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Is Sex Addiction Real?


Updated March 04, 2010

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Is Sex Addiction Real?

Real addiction or natural sexual appetite?

Image (c) Israel Papillon
Question: Is Sex Addiction Real?
Sex addiction has become a household term, due in part to press coverage about celebrities like Tiger Woods and David Duchovny seeking treatment for this condition. TV shows like Sex Rehab with Dr. Drew also explore the subject of sex addiction. But is sex addiction real?

Sex addiction is not currently recognized in the Diagnostic and Statistical Manual of Mental Disorders (4th edition), and there is no agreement among experts on whether it should be included in future editions. However, that doesn't mean someone can't have a problem when it comes to sex.

Hypersexual disorder is a new disorder that has been proposed for inclusion in the next edition of the DSM-V, and reflects a recognition of what is commonly referred to as "sex addiction." Whether hypersexual disorder is included in the DSM-V will depend on feedback from the public, and further consideration by the manual's developers.

It is clear that whether it is called "sex addiction," "compulsive sexuality," or "hypersexuality," it shares many features of other addictions, including spending a lot of time thinking about, planning, and repetitively engaging in the behavior, even when it becomes harmful; having difficulty controlling the behavior; and experiencing distress or disruption to other areas of life as a result.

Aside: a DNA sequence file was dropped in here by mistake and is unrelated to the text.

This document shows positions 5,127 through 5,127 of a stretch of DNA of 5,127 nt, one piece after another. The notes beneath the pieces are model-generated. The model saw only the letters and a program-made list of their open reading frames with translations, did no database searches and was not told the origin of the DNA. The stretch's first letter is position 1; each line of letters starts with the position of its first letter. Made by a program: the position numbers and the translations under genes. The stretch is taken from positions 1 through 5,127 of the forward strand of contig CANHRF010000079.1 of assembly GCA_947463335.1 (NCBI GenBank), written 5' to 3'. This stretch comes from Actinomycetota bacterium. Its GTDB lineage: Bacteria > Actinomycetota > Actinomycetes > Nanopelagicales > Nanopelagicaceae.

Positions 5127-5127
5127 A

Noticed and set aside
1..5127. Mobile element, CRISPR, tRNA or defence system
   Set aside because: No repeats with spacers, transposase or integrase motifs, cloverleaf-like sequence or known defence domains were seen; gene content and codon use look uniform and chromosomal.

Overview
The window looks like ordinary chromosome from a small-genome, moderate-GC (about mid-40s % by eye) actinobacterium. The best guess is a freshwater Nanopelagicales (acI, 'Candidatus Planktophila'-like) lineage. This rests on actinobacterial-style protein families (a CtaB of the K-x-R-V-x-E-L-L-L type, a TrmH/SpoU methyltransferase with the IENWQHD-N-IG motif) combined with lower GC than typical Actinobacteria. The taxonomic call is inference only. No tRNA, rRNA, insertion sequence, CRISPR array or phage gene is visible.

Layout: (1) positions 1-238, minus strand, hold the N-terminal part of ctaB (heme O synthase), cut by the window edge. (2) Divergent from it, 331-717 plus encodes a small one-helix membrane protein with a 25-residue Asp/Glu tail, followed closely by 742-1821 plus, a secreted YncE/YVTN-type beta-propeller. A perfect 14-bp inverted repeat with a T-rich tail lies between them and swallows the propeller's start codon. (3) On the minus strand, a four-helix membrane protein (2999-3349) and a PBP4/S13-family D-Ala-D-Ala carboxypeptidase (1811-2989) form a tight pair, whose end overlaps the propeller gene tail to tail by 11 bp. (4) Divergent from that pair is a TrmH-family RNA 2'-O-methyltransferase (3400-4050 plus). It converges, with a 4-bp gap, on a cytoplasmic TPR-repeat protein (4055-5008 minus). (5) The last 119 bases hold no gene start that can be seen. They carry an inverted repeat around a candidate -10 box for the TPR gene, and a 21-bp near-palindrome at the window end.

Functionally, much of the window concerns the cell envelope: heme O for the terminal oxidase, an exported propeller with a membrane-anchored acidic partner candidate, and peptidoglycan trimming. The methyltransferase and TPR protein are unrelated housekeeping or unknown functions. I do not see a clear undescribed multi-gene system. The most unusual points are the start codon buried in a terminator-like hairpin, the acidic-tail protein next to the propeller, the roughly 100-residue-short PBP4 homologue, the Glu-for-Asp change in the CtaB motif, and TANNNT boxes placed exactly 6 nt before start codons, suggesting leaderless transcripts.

Keep in mind that sex addiction is only an addiction if it is problematic or harmful in some way, it is not a label that can simply be applied to anyone who enjoys or has a lot of sex.

While "sex addiction" is not officially recognized, there are several treatments that help. Effective treatments include individual therapy, group therapy, marital and couples counseling, family therapy and art therapy. In some cases, medication might help, particularly if the behavior is stemming from mania related to bipolar disorder. Research is still emerging, so in the years to come, we can expect approaches to treating excessive sexuality more effectively.

The bottom line: While sex addiction isn't officially recognized as a disorder, that doesn't mean it doesn't exist. If you or someone you know has "sex addict" like behavior, help is available.


American Psychiatric Association. Diagnostic and Statistical Manual of Mental Disorders. (4th edition - Text Revision). Washington DC, American Psychiatric Association. 1994.

American Psychiatric Association. "Diagnostic and Statistical Manual of Mental Disorders: Eating Disorders (Proposed Revisions)." 18 Feb 2010.

Carnes, P. Out of the Shadows: Understanding Sexual Addiction. Third Edition. Center City MN, Hazelden. 2001.

Orford, J. Excessive Appetities: A Psychological View of Addictions. Second Edition. Chichester, Wiley. 2001.

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